The ride-hailing company Uber, is planning to expand its flying car experiment. In this regard Uber has hired NASA engineer Mark Moore as Director of Engineering at Uber Elevate.
Mark Moore has worked at the federal agency as an advanced aircraft engineer. Basically, Moore started the current interest in vertical take-off and landing (VTOL) aircraft for short-haul urban flight with a 2010 paper on the workability of the helicopter-like vehicles.
Uber Hires Former NASA Engineer to Help Develop Flying Cars at Uber Elevate
According to Bloomberg, the appointment of Moore came right after the NASA expert deliberated on Uber’s recent white paper on VTOL craft.
The engineer was fascinated by Uber’s work on the subject. He believed that there was an opportunity to make the vision he’d originally stated years ago into something substantial.
Moore informed that the major reason behind his decision was, that the company seemed to have a reasonable business case for making a flying commuter transit facility real.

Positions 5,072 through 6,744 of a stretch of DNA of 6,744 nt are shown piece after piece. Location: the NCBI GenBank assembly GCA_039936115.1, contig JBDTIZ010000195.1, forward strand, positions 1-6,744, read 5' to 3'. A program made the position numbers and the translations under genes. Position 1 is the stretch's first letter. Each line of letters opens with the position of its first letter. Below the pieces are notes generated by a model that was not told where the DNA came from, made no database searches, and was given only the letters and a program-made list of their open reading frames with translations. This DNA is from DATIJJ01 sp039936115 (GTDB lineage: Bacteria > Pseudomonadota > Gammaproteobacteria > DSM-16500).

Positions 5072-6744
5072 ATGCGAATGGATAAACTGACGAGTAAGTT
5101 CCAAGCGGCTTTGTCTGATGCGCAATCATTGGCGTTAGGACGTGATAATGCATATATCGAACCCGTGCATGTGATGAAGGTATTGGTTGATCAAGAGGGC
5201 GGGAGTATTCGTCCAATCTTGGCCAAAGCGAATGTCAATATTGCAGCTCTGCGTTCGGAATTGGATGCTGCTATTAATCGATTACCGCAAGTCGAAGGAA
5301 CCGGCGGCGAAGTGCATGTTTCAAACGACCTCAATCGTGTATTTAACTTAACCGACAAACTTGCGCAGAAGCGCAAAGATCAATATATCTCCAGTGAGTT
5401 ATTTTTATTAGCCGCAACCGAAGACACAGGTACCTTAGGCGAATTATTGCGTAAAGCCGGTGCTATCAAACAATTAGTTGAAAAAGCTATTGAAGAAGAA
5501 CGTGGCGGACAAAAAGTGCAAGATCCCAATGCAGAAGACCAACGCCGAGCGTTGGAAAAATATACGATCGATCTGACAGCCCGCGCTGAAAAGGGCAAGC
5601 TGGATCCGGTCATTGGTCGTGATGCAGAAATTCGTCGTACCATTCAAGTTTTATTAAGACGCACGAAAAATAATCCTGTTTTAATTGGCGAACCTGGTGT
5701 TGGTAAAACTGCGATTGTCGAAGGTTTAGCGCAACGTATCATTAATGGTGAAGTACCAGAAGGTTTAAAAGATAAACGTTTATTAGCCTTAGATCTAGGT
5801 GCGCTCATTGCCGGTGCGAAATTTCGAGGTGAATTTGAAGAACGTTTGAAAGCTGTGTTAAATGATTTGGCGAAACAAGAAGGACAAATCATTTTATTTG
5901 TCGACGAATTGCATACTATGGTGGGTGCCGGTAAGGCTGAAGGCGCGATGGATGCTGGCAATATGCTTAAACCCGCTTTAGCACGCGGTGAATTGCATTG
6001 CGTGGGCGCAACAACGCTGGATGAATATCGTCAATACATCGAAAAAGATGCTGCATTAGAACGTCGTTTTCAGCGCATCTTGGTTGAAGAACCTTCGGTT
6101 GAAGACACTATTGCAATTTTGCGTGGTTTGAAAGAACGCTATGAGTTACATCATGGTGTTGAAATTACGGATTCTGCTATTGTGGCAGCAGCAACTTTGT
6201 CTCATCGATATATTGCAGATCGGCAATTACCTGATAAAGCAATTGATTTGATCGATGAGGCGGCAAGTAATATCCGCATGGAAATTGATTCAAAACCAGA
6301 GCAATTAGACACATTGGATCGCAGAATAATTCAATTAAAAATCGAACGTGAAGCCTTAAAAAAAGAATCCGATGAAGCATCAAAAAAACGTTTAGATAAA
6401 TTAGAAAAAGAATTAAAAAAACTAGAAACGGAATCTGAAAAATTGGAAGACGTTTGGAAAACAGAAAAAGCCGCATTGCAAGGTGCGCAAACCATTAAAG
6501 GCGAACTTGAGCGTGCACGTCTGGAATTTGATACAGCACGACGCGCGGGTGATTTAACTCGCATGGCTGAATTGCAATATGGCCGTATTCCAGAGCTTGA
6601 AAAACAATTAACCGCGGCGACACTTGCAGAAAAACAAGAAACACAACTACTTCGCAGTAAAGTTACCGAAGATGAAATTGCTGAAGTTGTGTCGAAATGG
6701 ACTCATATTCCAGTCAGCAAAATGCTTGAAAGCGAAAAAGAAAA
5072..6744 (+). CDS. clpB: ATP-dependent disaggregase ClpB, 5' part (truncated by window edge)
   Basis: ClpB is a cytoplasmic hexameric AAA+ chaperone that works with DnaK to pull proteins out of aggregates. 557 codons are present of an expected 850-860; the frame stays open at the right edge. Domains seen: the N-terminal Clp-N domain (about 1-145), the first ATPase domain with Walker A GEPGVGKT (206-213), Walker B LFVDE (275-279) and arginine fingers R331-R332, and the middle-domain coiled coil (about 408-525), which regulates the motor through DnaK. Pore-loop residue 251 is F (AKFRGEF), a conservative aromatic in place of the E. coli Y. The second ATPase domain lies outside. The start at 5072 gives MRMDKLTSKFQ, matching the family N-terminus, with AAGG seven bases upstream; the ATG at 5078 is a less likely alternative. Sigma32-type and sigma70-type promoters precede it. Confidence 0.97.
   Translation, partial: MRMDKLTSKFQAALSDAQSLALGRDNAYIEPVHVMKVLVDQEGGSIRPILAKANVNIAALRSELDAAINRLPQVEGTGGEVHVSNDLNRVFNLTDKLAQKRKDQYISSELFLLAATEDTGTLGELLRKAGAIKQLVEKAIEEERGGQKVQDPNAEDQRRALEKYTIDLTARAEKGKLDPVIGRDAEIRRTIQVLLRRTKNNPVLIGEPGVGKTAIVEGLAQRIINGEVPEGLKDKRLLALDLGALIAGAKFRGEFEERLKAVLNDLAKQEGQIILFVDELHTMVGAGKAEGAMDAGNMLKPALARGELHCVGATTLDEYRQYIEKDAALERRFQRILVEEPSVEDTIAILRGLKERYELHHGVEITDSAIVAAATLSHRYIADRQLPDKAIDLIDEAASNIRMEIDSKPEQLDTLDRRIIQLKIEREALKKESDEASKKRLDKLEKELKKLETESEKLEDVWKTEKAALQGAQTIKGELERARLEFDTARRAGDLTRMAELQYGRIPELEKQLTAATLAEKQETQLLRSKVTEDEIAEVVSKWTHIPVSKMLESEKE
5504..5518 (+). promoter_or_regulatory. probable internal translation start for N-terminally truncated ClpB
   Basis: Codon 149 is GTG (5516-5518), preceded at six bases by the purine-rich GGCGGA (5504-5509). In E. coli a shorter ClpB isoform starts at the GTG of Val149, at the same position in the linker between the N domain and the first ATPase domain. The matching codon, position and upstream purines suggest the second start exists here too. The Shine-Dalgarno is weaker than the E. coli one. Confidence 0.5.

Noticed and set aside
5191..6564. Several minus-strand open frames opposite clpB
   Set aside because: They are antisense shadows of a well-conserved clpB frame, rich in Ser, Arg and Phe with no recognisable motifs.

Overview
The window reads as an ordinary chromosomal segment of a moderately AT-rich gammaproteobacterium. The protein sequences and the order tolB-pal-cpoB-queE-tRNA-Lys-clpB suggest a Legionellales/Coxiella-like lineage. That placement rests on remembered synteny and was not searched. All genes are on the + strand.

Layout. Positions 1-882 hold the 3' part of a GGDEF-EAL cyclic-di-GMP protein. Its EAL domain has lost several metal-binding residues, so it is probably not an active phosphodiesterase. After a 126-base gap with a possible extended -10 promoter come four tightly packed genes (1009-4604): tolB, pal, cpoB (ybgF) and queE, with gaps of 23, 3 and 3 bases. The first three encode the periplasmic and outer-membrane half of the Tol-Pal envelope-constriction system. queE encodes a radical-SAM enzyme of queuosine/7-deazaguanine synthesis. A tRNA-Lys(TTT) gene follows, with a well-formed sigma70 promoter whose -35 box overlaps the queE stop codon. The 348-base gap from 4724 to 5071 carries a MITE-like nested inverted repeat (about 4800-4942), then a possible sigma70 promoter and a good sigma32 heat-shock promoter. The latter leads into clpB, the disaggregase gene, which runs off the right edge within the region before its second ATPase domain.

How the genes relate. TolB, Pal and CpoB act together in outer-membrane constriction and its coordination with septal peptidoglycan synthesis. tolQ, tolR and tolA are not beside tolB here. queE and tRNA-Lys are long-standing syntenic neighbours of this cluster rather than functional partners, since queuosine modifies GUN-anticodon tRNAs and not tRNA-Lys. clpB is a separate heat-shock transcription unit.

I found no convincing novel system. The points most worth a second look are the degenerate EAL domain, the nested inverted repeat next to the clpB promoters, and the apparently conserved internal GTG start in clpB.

Uber Continues to see its role as a Catalyst to the Growing VTOL Ecosystem
Uber has articulated its view for “on-demand aviation” as networks of small vehicles. That can pull out and land vertically, are powered by electric sources, and have ranges of between 50 and 100 miles on a single charge.
In the end the ultimate goal is to have these operate freely, summoned via an app on a passenger’s phone.
Moore while talking to Bloomberg said:
“But in the near-term we’ll probably see a bunch of competing designs hit the field that operate well but with human pilots for now.”
Uber is serious about ensuing the tech, and will look to host a summit of those interested in the field. It will help coordinate efforts to get practical VTOL transit sometime early this year.
On the appointment of Moore, Uber Head of Product for Advanced Programs Nikhil Goel told TechCrunch that,
“Uber continues to see its role as a catalyst to the growing developing VTOL ecosystem. We’re excited to have Mark join us to work with companies and stakeholders as we continue to explore the use case described in our white paper.”